There are maybe some costs in the fact that the [bighorn] sheep generally eat our third cut of hay so that’s a cost that we take, because whether or not we have a deer fence we still irrigate it and fertilize to try and get that hay. So that’s a cost but it, we kind of like seeing the sheep too. We understand that because we are ranching in a place called Nature Trust, that’s just the cost of doing business.
Trespassing has been an issue for Ryan and he thinks it might be because “some people feel like because its Nature Trust land it’s a free for all.” The numerous private property signs do not seem to deter people from trespassing. Because of the sheer quantity of “ATVers, motorbikers, trail riders, hikers, and mountain bikers” Ryan finds it difficult to use some of the property for his cattle. He thinks that it is a minority of the people coming onto the property that cause a nuisance.
A lot of our neighbours they like seeing the cows and realize that this place is being run as a ranch. Even if they are out here, they respect the fact that there are gates and things of that nature. And then there are certain people that kind of view it as if the cows are in their way. They can be the ones that are a hassle to deal with. Same old story, I think that 90% of people are pretty good, people work together and realize that we all have different interests out here, and then there is that 10% that can just really get you in a foul mood.
The partnership between The Nature Trust of BC and the Culligans has been successful at protecting and enhancing many riparian areas at the Biodiversity Ranch.
A fair number of acres that have been protected since we’ve been here. Rankin Spring, we fenced off, we did a riparian area across the way on a man-made reservoir, and created a riparian area, McLain Creek we’ve fenced and made access points for livestock, and [inaudible] there is an existing fenced off area that we’ve maintained.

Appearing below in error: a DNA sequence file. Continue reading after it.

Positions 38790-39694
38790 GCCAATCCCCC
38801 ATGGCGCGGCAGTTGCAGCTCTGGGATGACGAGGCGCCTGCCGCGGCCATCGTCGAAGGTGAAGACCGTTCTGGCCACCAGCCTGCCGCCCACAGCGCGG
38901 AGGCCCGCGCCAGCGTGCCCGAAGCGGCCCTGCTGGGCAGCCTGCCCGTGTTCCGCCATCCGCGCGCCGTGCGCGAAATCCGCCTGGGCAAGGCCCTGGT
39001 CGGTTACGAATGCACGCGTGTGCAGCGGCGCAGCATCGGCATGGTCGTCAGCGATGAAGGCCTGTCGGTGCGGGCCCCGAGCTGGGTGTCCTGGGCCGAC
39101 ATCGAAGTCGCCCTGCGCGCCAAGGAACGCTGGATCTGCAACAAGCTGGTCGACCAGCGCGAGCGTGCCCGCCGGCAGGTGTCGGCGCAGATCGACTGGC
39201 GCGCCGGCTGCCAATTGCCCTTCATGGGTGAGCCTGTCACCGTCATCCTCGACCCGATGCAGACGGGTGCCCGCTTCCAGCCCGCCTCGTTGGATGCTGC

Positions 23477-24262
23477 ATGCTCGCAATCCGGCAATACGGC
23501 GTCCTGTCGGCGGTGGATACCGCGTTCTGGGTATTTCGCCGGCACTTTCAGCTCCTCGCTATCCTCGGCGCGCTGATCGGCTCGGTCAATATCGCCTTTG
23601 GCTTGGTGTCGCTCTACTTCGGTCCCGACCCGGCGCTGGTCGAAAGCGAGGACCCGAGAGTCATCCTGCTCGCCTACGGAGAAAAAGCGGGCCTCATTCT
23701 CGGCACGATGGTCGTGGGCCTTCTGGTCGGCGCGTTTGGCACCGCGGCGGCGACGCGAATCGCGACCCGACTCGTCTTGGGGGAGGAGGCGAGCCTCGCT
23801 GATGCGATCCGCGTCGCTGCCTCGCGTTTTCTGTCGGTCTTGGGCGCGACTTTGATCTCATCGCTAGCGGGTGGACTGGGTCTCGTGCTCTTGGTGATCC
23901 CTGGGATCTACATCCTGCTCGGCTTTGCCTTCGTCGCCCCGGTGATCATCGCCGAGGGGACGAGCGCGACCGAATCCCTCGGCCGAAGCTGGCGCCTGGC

Ryan has noticed that immediately after riparian areas are fenced off the reed and slough grass recover quickly. However, he also noted that in the longer term weeds can become a problem in these protected areas requiring control.
Generally in the areas that were just grass that the cattle had been grazing on, and then fenced off, the reed grass and the slough grass just comes back, and it looks quite nice, it gets tall and looks good.
The partnership between the Culligans and TNTBC and the associated stewardship practices has resulted in healthy populations of bighorn sheep and deer. The ranch also provides habitat for many species at risk, including the Lewis Woodpecker.
There is a lot of wildlife here. We have a good bighorn sheep population and mule and white tail deer. We also have [Lewis] wood peckers.
For other ranchers interested in doing similar projects Ryan thinks a good place to start is the completion of an Environmental Farm Plan. Completion of the program also allows producers to access funding to help complete some of these projects.
One of the best things to do to get started is to do an Environmental Farm Plan. Sometimes just having a look at what you’re doing will make you see places to improve. Often if people recognize it, people will do it. I think most ranchers have that pride in their ownership of the land.